Look for broadcasters, led by Fox, to file their responses to the FCC's defense of its indecency enforcement regime by midweek.
The legal back-and-fourth in the U.S. Appeals Court for the Second Circuit in New York is over profanity rulings the FCC issued, then re-issued after broadcasters took them to court, reversing rulings against ABC and CBS and saying the court should drop the case.
The two profanity rulings remaining are against Fox for cussing it allowed by Nicole Ritchie and Cher on Billboard Awards shows in 2002 and 2003 that the FCC defended last week in its brief to the court. The commission also defended its indecency enforcement powers, saying it was correct in ruling the broadcasts were indecent and profane and that it was reasonable to hold that contemporary community standards for broadasting don't allow the gratuitous uttering of "the 'F-Word. and the 'S-Word.'"
One veteran First Amendment attorney who has represented broadcasters on numerous content calls, says the FCC's most "questionable" claim is that it is "an expert on the views of the American public."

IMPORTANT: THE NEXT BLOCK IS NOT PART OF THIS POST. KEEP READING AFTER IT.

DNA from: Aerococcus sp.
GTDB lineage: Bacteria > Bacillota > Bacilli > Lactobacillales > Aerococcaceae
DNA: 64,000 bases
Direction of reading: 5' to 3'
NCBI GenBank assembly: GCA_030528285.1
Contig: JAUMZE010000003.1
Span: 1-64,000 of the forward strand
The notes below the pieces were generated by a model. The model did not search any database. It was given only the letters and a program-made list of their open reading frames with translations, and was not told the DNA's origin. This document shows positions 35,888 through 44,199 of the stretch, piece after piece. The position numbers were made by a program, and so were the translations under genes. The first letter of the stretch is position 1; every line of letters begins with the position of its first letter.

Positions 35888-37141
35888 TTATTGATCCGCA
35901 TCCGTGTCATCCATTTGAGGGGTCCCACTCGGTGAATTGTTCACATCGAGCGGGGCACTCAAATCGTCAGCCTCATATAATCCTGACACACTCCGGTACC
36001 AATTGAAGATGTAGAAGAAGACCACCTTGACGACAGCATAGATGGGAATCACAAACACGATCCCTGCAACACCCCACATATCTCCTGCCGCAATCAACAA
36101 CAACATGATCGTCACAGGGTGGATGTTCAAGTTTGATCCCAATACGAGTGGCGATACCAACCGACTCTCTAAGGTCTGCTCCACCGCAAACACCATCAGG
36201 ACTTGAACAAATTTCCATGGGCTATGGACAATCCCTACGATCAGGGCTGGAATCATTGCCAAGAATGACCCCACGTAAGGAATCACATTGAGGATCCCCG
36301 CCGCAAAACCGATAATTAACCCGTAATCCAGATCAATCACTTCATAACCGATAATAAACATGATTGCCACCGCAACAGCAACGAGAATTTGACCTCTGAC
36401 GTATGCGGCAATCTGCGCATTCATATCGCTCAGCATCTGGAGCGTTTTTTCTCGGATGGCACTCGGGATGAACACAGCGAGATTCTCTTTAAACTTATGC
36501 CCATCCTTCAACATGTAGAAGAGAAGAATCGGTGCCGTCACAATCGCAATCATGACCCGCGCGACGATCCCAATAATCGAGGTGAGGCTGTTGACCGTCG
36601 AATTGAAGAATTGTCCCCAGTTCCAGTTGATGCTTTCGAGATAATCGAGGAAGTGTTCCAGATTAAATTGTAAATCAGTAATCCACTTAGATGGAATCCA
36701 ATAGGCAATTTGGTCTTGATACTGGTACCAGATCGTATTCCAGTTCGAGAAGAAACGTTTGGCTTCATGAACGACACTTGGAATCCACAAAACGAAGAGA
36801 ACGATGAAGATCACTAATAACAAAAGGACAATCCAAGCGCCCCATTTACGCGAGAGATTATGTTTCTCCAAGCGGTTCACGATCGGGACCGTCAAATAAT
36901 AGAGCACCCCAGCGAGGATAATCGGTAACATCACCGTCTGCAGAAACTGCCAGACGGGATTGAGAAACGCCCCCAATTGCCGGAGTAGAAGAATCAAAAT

"The FCC's postion," he says, "undermines the doctrine that when reviewing a matter of constitutional law decided by an agency, courts take an independent look at the facts--or, as lawyers like to say, they review the matter de novo."
"More importantly, if the FCC is the jury as well as the judge and executioner on matters of content, there isn't much for the public to do. It gets only what the FCC thinks is good for it.
"Of course, that is censorship."
The FCC in its brief counters that, instead, it's actions are amply explained, well within its statutory authority, and constitutional.
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